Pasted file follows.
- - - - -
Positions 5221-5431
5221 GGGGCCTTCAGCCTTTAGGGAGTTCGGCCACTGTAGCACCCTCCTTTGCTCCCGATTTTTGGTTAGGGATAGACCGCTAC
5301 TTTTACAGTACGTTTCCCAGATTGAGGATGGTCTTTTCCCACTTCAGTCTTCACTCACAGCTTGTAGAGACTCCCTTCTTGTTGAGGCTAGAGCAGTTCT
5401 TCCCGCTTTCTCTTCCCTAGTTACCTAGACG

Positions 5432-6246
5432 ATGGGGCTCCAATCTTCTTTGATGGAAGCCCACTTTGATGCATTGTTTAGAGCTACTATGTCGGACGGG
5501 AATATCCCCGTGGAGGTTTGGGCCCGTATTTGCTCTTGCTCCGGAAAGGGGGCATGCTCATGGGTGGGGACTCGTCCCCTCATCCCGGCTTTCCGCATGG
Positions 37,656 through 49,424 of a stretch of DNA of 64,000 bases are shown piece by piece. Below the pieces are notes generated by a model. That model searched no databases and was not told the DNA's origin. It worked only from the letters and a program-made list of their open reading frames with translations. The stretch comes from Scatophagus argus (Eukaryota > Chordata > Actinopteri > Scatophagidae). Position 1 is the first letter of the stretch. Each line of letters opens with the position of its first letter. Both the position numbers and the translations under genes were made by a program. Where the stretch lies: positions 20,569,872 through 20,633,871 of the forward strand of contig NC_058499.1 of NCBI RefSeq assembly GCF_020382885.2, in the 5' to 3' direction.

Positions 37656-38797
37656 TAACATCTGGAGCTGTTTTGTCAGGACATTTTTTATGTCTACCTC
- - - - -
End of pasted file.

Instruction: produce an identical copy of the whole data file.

Positions 5221-5431
5221 GGGGCCTTCAGCCTTTAGGGAGTTCGGCCACTGTAGCACCCTCCTTTGCTCCCGATTTTTGGTTAGGGATAGACCGCTAC
5301 TTTTACAGTACGTTTCCCAGATTGAGGATGGTCTTTTCCCACTTCAGTCTTCACTCACAGCTTGTAGAGACTCCCTTCTTGTTGAGGCTAGAGCAGTTCT
5401 TCCCGCTTTCTCTTCCCTAGTTACCTAGACG

Positions 5432-6246
5432 ATGGGGCTCCAATCTTCTTTGATGGAAGCCCACTTTGATGCATTGTTTAGAGCTACTATGTCGGACGGG
5501 AATATCCCCGTGGAGGTTTGGGCCCGTATTTGCTCTTGCTCCGGAAAGGGGGCATGCTCATGGGTGGGGACTCGTCCCCTCATCCCGGCTTTCCGCATGG
Positions 37,656 through 49,424 of a stretch of DNA of 64,000 bases are shown piece by piece. Below the pieces are notes generated by a model. That model searched no databases and was not told the DNA's origin. It worked only from the letters and a program-made list of their open reading frames with translations. The stretch comes from Scatophagus argus (Eukaryota > Chordata > Actinopteri > Scatophagidae). Position 1 is the first letter of the stretch. Each line of letters opens with the position of its first letter. Both the position numbers and the translations under genes were made by a program. Where the stretch lies: positions 20,569,872 through 20,633,871 of the forward strand of contig NC_058499.1 of NCBI RefSeq assembly GCF_020382885.2, in the 5' to 3' direction.

Positions 37656-38797
37656 TAACATCTGGAGCTGTTTTGTCAGGACATTTTTTATGTCTACCTC